Tom Dixon to launch Materiality range during Milan design week

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Milan 2016: British designer Tom Dixon will debut a range of homeware that references the brand's material "building blocks" in Milan next month.

The presentation will take place at The Restaurant by Caesarstone and Tom Dixon – a collaboration between the designer and the quartz-surface brand for which four kitchen units will be used to produce a menu for the visitors.

Materiality collection by Tom Dixon
The Melt range has been updated with floor and table lamp versions

The collection – named Materiality – is made up of five ranges, each highlighting the basic materials or "raw matter" used by the brand to create its products.

"Marble, wood and plastic, glass, iron, brass and copper are the basic building blocks that have defined our products from the outset," said the designer. "This year, we step back and take a look at our biggest influence and an underpinning inspiration for what we do: our materials."

Materiality collection by Tom Dixon
Offcut is designed to challenge the perception of flat-pack as cheap and disposable

"Any designer worth their salt should be concerned by the choice of materials, but for us it is a veritable obsession," he continued. "We wanted to tell you a bit more about the substances that we shape, the raw matter that we form into these extraordinary objects for everyday use."



A geometric light named Curve aims to "push the boundaries of thin sheet etched metal fabrication" with its pierced shell and nickel silver coating. Its punctured shade means that light is emitted as a filtered glow.

Materiality collection by Tom Dixon
A geometric light named Curve aims to "push the boundaries of thin sheet etched metal fabrication"

Lamps in second collection named Fade are made from a polycarbonate shade moulded into a teardrop shape.

"The teardrop shape focusses the lightbulb's output into a satisfyingly round and luminous circle, acting as the ultimate oversized spotlight," said the designer. "The metal finish is unusual as it graduates from completely reflective to transparent in an even fade along the body of the lamp."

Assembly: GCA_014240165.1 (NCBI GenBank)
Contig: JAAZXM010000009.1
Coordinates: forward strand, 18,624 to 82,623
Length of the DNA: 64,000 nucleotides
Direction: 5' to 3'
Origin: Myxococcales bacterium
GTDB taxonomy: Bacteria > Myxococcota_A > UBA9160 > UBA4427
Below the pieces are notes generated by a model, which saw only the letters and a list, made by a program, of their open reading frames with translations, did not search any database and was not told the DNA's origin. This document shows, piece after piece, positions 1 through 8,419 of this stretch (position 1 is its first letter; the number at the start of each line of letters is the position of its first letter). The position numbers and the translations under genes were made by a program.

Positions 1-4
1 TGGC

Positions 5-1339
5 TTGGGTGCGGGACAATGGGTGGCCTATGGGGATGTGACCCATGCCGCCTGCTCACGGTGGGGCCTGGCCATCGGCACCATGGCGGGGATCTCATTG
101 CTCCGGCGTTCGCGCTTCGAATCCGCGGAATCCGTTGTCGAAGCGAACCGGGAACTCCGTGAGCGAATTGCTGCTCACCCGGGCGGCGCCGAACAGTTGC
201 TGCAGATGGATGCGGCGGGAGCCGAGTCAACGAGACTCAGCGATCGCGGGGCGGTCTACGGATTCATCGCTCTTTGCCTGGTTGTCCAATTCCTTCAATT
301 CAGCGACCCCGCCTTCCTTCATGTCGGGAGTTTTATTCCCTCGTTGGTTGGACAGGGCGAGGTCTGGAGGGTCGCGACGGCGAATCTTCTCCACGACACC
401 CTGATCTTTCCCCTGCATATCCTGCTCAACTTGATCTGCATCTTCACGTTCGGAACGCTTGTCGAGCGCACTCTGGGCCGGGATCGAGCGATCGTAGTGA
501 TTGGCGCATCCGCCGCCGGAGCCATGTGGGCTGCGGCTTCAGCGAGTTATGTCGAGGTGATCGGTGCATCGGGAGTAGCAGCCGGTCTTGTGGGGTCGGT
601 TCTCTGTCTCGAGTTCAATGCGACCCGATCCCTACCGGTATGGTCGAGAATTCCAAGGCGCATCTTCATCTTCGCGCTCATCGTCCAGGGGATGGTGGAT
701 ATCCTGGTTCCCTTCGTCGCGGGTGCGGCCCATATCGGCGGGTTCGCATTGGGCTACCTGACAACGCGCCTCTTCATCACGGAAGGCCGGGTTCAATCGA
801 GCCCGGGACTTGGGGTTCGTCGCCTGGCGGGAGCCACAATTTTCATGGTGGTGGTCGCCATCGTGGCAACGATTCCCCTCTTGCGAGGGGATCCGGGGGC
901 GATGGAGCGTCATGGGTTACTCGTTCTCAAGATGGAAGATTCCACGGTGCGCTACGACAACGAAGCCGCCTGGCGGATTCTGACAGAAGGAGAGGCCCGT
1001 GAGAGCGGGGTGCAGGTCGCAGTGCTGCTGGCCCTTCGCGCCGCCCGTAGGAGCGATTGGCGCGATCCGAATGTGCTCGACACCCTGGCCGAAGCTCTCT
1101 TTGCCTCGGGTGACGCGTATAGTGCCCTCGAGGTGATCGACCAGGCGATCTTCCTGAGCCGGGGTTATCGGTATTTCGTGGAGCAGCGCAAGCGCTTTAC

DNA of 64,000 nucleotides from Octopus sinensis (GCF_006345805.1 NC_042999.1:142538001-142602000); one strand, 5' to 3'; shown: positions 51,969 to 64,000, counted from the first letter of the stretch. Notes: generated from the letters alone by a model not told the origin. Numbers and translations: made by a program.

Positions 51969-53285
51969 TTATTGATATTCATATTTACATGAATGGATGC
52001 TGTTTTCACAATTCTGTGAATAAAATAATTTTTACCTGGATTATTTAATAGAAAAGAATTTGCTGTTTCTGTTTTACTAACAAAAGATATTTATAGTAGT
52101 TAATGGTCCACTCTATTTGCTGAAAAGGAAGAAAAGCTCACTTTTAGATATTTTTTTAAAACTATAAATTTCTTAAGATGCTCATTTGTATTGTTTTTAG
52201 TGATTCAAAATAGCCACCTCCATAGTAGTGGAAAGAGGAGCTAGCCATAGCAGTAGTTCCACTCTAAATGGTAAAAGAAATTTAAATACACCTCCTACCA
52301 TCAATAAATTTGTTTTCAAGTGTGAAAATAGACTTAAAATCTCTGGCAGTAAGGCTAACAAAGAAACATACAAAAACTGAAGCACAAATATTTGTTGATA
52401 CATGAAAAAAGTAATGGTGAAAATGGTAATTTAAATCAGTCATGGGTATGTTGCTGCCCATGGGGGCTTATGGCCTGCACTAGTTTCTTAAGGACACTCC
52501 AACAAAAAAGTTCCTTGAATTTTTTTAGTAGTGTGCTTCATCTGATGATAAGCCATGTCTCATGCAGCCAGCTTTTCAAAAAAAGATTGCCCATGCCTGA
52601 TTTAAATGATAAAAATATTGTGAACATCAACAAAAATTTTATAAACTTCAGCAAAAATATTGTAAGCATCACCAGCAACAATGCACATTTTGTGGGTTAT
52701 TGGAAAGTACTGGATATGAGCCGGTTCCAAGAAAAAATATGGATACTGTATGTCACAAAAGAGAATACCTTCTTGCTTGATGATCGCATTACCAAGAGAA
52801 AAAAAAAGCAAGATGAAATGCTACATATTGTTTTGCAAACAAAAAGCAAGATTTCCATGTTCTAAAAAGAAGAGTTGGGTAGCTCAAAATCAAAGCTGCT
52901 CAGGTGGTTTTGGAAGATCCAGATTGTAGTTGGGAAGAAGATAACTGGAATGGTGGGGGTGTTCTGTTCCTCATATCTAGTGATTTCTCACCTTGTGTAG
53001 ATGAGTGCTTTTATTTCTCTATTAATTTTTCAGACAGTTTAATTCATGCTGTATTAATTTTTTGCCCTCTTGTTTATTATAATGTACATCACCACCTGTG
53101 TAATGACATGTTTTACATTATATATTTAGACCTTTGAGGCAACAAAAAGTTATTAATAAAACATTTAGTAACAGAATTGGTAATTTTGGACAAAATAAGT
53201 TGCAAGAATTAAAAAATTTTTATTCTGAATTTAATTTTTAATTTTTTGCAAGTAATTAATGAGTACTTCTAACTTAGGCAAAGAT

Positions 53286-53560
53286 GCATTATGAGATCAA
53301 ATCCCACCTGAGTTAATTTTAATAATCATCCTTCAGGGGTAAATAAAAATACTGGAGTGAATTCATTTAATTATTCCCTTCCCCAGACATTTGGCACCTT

Materiality collection by Tom Dixon
The collection will debut at the Rotonda della Besana church during Milan design week

Melt – an existing range of pendants designed to look like mouth-blown glass in collaboration with Swedish studio Front – has been updated with floor and table lamp versions.

A set of stackable DIY furniture named Offcut is designed to challenge the perception of flat-pack as cheap and disposable.

Materiality collection by Tom Dixon
Grounds of the Rotonda della Besana church

Flask is a series of three laboratory-style pendant lights. Each comprises two components - a clear rippled glass lens which produces a series of concentric, luminous rings, and a black glass shade finished in an oily iridescent colour.

The collection will debut at the Rotonda della Besana church during Milan design week, which takes place from 12 to 17 April 2016.

Also in Milan, Sou Fujimoto will create an installation for fashion brand COS that will feature cones of light created by spotlights.

Photography is by Peer Lindgreen.

  • Ben

    The Curve lamps may “push the boundaries” in manufacturing but they also push the boundaries of taste!

    • Shak

      Without going too far, yep, that’s what he does.

      • Ben

        Unfortunately they go too far in my opinion. Dr Who reference?

        • Shak

          Suppose it’s because his stuff isn’t meant for use in interiors conventionally. Never watched Dr. Who, is it good?

    • Concerned Citizen

      The Curve is miss-named. It should be “Air Diffusers”.

  • KarimLovegrove

    Brilliant.

  • Doubtful Dodger

    These are great!